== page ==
An Ideal Off-the-Grid Destination: Cuatros Islas in Inopacan, Leyte

Under a bright blue, cloudy sky, at the receiving end of the beautiful radiance of the sun, we set sail toward our destination: the dotted islands off the coast of Inopacan, which the locals appropriately refer to as Cuatros Islas. Our short boat journey started off with nothing out of the ordinary, looking ahead I fervently wished we could magically cut the distance: Boat rides bore the wits out of me, even if I love hopping from one island to another in this archipelagic country of ours.

A few minutes after the motor engine of the fishing boat revved to its full speed, I started to feel the wind caressing my face, lulling me to sleep. All of a sudden I see our boatman suddenly become excited. Following his line of direction, we gaze to the sea and witness a group of dolphins darting in and out of the waters. The loveable sea creatures repeated their movements, much like dragon boat rowers, as if they ­were swimming to a pounding beat of the drums. They remained visible for a few seconds, holding us in sheer fantastic awe.

Wide awake now, I savor the boat ride while imagining the kind of underwater wealth inhabiting below; of coral reefs and marine life that mirror the vast nature’s wonders that the waters surrounding the Philippines comprises of.

I look ahead of the boat to see the four islands; Digyo, Mahaba, Apid, and Himokilan appearing luminous as its white sands meet the pointed rays of the sun from afar. Slowly as our boat sails by, I see Himokilan Island being dwarfed from my left peripheral vision, while the long white stretch of Mahaba Island quickly reveals itself as the boat smoothly approaches it. Slowly docking at the edge of the sandbar, we jump into the waist deep waters and wade near the tree-line to drop our stuff. Wasting no time I jumped into the water and was instantly delighted by  the crystal clear waters.

Apart from us and a few dogs, the only people I saw on the eastern side of the island were five foreign tourists who have been camping on the island for the last few days. In contrast with other popular islands in the country, Mahaba Island provides the ideal setting to get lost and truly enjoy the beautiful natural environment, teeming with lush vegetation and trees as you go further inland. One of our companions, Leyte Tourism officer Patrick Buena informs us about a rare species of red shrimps inhabiting the waters of the lagoon found at the center of the island.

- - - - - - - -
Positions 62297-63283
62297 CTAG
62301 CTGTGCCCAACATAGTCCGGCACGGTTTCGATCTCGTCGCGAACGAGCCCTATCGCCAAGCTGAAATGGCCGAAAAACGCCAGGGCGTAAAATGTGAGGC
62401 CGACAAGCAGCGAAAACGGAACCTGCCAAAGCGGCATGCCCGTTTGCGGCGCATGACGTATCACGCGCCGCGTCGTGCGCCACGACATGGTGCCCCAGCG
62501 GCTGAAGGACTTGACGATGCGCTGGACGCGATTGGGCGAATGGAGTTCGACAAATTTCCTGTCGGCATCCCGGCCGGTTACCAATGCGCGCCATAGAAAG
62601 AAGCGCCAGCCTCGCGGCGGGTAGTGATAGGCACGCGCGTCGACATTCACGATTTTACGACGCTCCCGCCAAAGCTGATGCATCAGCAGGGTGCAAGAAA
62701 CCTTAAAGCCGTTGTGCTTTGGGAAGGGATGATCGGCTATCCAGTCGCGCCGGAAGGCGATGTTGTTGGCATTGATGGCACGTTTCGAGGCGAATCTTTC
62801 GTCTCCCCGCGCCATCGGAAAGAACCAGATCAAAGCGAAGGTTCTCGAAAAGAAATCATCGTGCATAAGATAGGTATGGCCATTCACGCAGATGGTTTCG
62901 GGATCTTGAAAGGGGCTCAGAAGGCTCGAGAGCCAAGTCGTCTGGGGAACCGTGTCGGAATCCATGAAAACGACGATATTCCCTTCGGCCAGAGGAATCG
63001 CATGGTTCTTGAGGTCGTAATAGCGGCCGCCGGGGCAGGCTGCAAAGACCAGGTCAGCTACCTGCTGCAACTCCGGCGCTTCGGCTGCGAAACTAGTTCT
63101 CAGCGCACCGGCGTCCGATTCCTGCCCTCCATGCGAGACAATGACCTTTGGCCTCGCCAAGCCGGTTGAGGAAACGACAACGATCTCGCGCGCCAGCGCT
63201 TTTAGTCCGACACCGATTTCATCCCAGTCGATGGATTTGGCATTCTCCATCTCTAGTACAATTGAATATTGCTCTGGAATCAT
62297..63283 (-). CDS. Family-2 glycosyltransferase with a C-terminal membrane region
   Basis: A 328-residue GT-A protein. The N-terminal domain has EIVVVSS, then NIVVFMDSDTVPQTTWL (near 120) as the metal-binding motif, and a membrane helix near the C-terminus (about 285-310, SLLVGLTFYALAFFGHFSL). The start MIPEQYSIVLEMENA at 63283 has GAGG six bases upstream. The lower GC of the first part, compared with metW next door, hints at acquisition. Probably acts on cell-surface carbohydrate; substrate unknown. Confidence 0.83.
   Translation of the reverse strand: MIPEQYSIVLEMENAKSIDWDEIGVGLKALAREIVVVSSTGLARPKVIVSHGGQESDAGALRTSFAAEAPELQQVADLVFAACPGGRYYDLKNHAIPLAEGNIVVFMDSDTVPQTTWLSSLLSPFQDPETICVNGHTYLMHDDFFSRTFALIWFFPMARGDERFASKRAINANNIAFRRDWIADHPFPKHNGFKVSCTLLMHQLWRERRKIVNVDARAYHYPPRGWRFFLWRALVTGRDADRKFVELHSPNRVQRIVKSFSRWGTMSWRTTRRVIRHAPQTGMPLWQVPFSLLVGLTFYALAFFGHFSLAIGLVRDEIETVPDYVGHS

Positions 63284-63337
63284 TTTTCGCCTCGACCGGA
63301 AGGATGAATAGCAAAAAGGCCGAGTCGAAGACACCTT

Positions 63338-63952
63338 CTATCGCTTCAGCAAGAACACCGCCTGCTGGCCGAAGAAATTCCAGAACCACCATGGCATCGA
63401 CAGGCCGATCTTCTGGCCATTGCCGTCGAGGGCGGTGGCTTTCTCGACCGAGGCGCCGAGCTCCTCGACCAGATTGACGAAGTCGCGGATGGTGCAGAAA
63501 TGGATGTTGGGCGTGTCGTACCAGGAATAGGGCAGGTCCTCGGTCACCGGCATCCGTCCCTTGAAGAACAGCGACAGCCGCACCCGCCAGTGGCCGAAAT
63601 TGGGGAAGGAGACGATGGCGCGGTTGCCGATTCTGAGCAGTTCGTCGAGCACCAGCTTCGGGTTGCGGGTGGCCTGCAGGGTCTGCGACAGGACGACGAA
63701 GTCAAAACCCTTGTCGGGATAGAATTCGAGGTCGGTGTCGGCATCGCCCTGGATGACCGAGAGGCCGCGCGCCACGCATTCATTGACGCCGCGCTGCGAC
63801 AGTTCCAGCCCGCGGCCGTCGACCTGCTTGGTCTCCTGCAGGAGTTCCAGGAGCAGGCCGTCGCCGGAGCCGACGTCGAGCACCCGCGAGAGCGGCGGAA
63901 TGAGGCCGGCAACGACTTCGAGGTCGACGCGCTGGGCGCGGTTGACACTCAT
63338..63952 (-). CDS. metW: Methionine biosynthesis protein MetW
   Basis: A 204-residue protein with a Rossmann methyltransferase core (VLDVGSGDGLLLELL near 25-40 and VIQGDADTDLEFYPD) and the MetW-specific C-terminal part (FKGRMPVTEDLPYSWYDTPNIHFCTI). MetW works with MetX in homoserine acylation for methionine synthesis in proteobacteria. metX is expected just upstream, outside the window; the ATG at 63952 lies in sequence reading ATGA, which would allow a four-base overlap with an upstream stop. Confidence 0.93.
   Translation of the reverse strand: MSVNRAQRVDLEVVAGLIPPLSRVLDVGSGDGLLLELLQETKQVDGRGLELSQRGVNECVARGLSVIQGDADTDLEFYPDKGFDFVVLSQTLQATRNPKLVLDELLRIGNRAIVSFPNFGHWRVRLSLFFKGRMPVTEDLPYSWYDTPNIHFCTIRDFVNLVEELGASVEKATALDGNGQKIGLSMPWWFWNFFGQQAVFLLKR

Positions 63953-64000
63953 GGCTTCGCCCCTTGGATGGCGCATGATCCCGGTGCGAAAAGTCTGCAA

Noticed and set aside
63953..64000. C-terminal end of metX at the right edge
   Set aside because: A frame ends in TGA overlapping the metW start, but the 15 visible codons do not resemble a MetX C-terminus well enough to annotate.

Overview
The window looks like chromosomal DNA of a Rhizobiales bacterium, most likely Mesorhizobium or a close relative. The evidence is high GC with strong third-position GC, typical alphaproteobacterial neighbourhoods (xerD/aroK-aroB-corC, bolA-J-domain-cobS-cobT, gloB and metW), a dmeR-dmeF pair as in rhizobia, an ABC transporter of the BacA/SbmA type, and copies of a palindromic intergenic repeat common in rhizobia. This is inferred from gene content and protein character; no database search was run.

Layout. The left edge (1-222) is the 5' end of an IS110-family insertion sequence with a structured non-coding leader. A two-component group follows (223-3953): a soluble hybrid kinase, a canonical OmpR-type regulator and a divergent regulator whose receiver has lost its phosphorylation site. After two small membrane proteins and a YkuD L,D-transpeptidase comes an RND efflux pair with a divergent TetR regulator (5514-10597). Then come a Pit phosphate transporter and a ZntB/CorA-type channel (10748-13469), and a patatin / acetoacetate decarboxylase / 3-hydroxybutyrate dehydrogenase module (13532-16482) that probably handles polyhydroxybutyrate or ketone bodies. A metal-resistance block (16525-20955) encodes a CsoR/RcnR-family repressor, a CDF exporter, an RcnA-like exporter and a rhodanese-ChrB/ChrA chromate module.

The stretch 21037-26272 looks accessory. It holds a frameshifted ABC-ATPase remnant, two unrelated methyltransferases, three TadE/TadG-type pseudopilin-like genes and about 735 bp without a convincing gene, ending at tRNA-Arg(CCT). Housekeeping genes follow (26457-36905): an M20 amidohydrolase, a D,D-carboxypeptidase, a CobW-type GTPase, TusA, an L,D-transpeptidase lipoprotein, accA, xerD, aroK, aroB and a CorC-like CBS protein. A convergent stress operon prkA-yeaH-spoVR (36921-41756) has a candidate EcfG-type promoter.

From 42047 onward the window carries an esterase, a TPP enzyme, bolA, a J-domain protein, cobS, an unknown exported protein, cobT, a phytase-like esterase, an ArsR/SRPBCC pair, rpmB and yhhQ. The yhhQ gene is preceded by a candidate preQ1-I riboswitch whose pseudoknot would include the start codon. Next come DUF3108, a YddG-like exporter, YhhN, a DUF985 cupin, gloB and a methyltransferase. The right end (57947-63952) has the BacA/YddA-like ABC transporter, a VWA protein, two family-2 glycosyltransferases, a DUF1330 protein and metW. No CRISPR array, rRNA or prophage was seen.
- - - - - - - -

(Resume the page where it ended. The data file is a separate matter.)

For about an hour and a half we savor our surroundings with short walks and a swim back to the waters. I envision the island enduring its bareness for a long time, the more it retains its nakedness, the more beautiful it appears. At the back of my head though, I fear that our false sense of tourism development might come back to bite us, if we allow unregulated and misplaced progress to be done in islands such as Cuatros Islands.

Conservation should become our first and foremost agenda so we could promote these islands without risking destroying what makes it attractive in the first place, to avoid it to be overrun with unnecessary infrastructure that most of the time, only stuck out like a sore thumb in a bare island such as Mahaba Island. Fortunately, Patrick agrees with me.

Since we spent most of the afternoon at Mahaba Island, we were left with barely enough time to hop into Digyo Island. This island is nothing unlike Mahaba Island, it has a few houses and small nipa huts dotting the beach front. The smallest island among the four, it is also a perfect place to pitch a tent and enjoy island living for a few days, while staying off the grid—to exist without the grasp of social media.

Just like the rest of the province of Leyte, Cuatros Islas was also hit hard by Haiyan. There were still a few severed and bended coconut trees standing as a grim reminder of the force of nature that battered the region two years ago. But as we all sat idly watching the miniscule swell of the sea, I directed my sight further. I feel a sense of calmness; something begging me to remain the night, for a few days, maybe more. If I had come prepared with a backpack filled with bread, and camping gear, then I might probably have stayed. Before boarding our boat to take us back to the Leyte mainland, like General MacArthur, I promised to return. Next time though, I won’t be just a mere passerby to this beautiful province slowly stepping out of the shadow of Yolanda, as I want to fully explore the province of Leyte and experience all the wonderful things it is known for, and should be known for, such as these four isles of isolated splendor. 

* This article was published in the Lifestyle pages of the November 15, 2015 issue of Manila Bulletin *